Housing Developer Rebuts Paperboard Owner’s Claims

Map featured on commercial real estate websites show the location of the former Haverhill Paperboard property.

One party in the ownership dispute for redevelopment of the former Haverhill Paperboard site is rebutting claims that company defaulted on an agreement to buy the land in 2013.

In September, 2013, Fort Point Development, LLC entered into an agreement to buy the Haverhill Paperboard site from Pentucket LLC and paid a $100,000 deposit. Fort Point attorney Jason A. Manekas told WHAV Monday he expects his client will prevail.

“The parties entered into a purchase and sale agreement for the entire waterfront parcel and the buyer is suing to enforce that contract. The buyer is confident that the court will require the seller to fulfill its contractual and regulatory obligations. The buyer intends to develop the site for residential use including donation of a waterfront park with public access.”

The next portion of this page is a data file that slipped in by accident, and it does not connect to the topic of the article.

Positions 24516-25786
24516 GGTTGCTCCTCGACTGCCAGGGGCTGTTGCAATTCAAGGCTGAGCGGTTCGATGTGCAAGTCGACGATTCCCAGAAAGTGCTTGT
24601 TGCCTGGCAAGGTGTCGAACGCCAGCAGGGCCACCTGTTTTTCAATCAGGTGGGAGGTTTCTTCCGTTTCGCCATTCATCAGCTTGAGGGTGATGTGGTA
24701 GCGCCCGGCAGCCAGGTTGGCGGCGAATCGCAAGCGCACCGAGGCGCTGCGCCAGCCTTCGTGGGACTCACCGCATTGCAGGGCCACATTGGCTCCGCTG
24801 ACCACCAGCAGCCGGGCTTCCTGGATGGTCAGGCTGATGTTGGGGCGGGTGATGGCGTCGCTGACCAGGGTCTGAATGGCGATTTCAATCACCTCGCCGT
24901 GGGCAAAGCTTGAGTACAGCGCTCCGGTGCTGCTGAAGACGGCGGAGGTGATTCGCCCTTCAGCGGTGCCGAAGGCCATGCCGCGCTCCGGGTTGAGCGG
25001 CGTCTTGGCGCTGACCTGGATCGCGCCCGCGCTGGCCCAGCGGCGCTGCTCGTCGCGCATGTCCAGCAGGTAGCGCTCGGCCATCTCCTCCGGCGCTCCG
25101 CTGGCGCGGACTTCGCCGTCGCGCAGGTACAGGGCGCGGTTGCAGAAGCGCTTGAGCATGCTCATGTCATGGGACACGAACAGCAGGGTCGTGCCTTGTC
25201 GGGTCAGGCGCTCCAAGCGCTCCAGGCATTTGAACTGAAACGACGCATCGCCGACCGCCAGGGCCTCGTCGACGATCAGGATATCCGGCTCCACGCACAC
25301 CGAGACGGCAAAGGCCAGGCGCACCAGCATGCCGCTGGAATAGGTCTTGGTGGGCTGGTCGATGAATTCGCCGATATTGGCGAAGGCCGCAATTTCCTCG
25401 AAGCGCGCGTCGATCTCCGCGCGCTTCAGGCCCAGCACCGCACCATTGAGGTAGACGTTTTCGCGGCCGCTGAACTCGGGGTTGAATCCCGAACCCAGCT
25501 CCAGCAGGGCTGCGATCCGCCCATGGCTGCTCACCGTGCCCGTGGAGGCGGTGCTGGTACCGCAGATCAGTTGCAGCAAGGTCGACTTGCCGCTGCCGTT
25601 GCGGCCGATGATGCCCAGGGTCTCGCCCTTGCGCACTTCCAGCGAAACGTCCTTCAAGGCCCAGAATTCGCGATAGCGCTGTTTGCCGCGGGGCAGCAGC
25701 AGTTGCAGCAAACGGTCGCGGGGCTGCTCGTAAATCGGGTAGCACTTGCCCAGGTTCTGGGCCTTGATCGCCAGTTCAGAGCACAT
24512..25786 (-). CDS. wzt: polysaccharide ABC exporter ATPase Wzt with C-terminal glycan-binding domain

As part of the agreement, Fort Point was allowed to conduct additional environmental testing subject to certain restrictions, Pentucket said in a suit filed in Suffolk Superior Court. Pentucket President Brian Wilson said contract terms required loss of the deposit if the restrictions were violated. Further, the suit claims, Fort Point asked for more time last October to conduct tests and to renegotiate the purchase price. In response, Fort Point said Pentucket misrepresented property conditions, and effectively waived earlier testing restrictions.

The land ownership dispute was revealed to WHAV in a 33-page package sent by Pentucket, LLC, a unit of Barrow Development of Boston.

According to Wilson of Salem, Mass., there are plans to build a solar farm that would supply energy to city’s wastewater treatment plant, and save the city an estimated $7.6 to $8.3 million over 20 years. However, Wilson says, the city is violating state law by prohibiting solar energy projects in its waterfront zoning district overlay.